It’s the big one – pretty much the ultimate entry in stories chronicling the missing chronology of the Star Trek universe.

Now, this was originally mentioned as being a trilogy, way back before The Good That Men Do. I guess with the number of strong novels they’ve got coming through this year, they chose not to lose three months worth of MMPB slots, and instead do a trade paperback with a larger page count (to fit the trilogy into a single release), and gain the three slots back.

Another interesting point – Martin is doing this book alone, instead of in collaboration with Andy Mangels. Mangels has said they’ll tell us what’s going on in the next few days – my guess is they just want to try and explore solo projects right now.

Title TBA
Voyager, Kirsten Beyer, paperback

Pocket obviously has faith in Beyer to commission this even before Full Circle is completed. They must expect a strong positive response from readers, as well. Well, it is understandable – the Voyager relaunch under Christie Golden apparently sold quite well (amazingly), and Beyer’s ordinary Voyager novels have also. It’ll all depend on the path she takes the characters on.

November 2009

Title TBA
Myriad Universes
, authors TBA, trade paperback

The first volume having only just started to hit the bookshelves, and they have a third lined up to go. With this, the Voyager relaunch, and Olivia Woods’ second novel, Pocket are showing a lot of faith in their authors and concepts – they must believe they have a good thing with them.

Title TBA
, James Swallow, paperback

I’ve been a fan of Swallow’s work since he wrote Star Trek: Invasion, and his Day of the Vipers was a brilliant piece of writing. I am intrigued to see how he’ll tackle the Titan crew – there are a lot of interpersonal relationships and conflicts, the sort of thing he did well in Vipers.

December 2009

Out of the Cocoon
Corps of Engineers, Robert T. Jeschonek, Kevin Killiany, William Leisner, and Phaedra M. Weldon, trade paperback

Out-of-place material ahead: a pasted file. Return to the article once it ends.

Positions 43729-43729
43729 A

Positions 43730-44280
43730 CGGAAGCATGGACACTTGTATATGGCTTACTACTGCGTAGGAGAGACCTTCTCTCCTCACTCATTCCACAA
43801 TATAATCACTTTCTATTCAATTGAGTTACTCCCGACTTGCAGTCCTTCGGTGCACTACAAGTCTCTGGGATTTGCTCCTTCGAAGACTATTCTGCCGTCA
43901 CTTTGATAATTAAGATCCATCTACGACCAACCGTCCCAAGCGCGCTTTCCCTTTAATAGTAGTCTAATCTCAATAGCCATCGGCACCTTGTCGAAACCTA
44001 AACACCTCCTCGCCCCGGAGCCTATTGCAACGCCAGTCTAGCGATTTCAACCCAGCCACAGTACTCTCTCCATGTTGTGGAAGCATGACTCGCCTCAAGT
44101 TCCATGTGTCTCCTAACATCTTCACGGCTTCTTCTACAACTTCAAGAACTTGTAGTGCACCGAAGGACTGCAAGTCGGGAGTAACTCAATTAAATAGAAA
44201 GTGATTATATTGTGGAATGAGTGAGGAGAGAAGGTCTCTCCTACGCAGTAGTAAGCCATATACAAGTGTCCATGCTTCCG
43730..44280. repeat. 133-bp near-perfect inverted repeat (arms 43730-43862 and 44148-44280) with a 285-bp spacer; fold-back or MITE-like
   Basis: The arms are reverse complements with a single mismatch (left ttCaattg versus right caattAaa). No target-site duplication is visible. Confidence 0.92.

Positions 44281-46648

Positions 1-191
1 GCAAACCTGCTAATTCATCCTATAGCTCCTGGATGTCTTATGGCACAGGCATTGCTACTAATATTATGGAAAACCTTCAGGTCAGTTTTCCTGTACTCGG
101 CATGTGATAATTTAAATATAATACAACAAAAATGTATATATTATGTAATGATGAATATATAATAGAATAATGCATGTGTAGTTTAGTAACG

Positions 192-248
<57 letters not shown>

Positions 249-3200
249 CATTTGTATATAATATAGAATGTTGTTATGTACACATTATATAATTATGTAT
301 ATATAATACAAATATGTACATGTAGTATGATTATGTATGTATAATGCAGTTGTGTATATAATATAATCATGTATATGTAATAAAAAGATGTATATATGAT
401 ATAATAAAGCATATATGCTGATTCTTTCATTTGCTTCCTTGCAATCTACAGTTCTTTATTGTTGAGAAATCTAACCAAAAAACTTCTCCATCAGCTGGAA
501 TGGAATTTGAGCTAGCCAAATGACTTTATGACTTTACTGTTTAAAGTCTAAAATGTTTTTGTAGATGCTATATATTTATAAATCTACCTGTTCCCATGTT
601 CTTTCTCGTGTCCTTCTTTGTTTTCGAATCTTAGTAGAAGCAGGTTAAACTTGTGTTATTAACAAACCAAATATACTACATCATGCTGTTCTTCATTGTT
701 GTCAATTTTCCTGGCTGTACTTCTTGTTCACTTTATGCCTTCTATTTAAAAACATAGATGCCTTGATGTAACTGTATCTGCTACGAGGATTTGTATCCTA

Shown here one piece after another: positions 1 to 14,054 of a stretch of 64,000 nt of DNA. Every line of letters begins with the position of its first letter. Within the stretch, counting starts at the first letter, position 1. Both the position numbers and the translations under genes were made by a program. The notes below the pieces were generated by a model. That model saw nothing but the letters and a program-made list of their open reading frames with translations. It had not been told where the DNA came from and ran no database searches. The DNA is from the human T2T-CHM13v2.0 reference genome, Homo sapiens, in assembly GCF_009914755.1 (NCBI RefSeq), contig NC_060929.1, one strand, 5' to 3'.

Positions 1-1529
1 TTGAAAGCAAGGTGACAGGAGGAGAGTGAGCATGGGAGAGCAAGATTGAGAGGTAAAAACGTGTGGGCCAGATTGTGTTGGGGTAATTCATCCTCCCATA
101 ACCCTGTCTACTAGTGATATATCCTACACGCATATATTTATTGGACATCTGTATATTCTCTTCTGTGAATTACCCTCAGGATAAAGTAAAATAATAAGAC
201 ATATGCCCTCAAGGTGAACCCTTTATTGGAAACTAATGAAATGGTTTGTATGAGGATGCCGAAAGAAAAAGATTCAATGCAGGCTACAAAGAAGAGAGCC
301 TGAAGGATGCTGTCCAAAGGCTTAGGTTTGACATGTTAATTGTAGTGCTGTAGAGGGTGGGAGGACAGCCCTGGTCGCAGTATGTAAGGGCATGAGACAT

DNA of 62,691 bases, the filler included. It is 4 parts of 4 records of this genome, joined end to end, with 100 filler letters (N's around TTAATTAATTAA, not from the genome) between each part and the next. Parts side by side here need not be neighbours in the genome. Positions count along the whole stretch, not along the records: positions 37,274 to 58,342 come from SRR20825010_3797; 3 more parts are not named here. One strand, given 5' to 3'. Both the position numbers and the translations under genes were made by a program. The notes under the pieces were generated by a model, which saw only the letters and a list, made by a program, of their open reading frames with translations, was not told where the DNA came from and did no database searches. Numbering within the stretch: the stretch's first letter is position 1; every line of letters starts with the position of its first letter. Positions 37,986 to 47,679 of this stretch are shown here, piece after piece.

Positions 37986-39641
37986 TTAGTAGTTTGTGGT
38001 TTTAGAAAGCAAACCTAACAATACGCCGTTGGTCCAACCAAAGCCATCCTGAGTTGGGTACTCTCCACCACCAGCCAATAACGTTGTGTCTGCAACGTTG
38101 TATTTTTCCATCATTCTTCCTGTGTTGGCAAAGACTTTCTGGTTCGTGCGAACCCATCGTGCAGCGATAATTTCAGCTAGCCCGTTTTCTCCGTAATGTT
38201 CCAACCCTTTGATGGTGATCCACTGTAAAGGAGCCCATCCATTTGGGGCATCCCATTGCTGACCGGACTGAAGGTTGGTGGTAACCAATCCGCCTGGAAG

See my reaction to Wounds above.

Title TBA
Vanguard, David Mack, paperback

Two Titan books, two Voyager, two DS9 relaunch, and two Vanguard in one year?! Magnificent! This one is written by the series creator, too, so it will be strong. Will this mark the next stage of the Vanguard story? Only Open Secrets will tell us for certain.


These books have not yet been given a specific release month.

Unspoken Truth
Original Series, Margaret Wander Bonanno, paperback
The Millennium Bloom
Original Series, Mike W. Barr, paperback

These two books are both by authors who I would term ‘old school’ Trek writers – Bonanno famously fell out with Pocket Books over the Probe/Music of the Spheres fiasco, and it is a magnificent thing that the current editors have brought her back into the fold; Barr wrote a number of the DC comics, including the outstanding Mirror Universe Saga. Both are telling stories filling in gaps in Trek continuity – Unspoken Truth follows Saavik after Star Trek IV, which should be interesting, and hopefully answer once and for all whether Saavik became pregnant by Spock after helping him with his pon farr in Star Trek III (a scene that was removed from the script of IV); The Millennium Bloom features a very early adventure in the life of the USS Enterprise, with Robert April commanding. Both should be extremely interesting, and I look forward to reading them.


Looking at the schedule overall, it looks like Pocket is listening to the fans, and giving them what they want – reviving the Voyager relaunch, bringing the DS9 series back up to speed, covering more series instead of focusing on one or two (well, they have an excuse there, with the two anniversary years one after the other), and commissioning newer writers, whilst keeping faith with the well-established ones. There seems to be something for everyone. The last few years have been fantastic in terms of the breadth of material being offered, and it looks set to continue for the forseeable future. I, for one, am very pleased about that.


One Response to “Unveiling the next stage of destiny…”

  1. Hm

    “It’s nice to see David McIntee again, as well”

    Aw, ta!

    ” – his more humourous entry in The Sky’s The Limit should bode well for a Ferengi story.”

    Ah… I’m not that well known for doing Light & Fluffy actually! But you never know- I’m having fun with it, and I think it’ll have its moments.

    (I’m sure this has something to do with Mission: Impractical being one of the two DW books of mine that Marco has read…)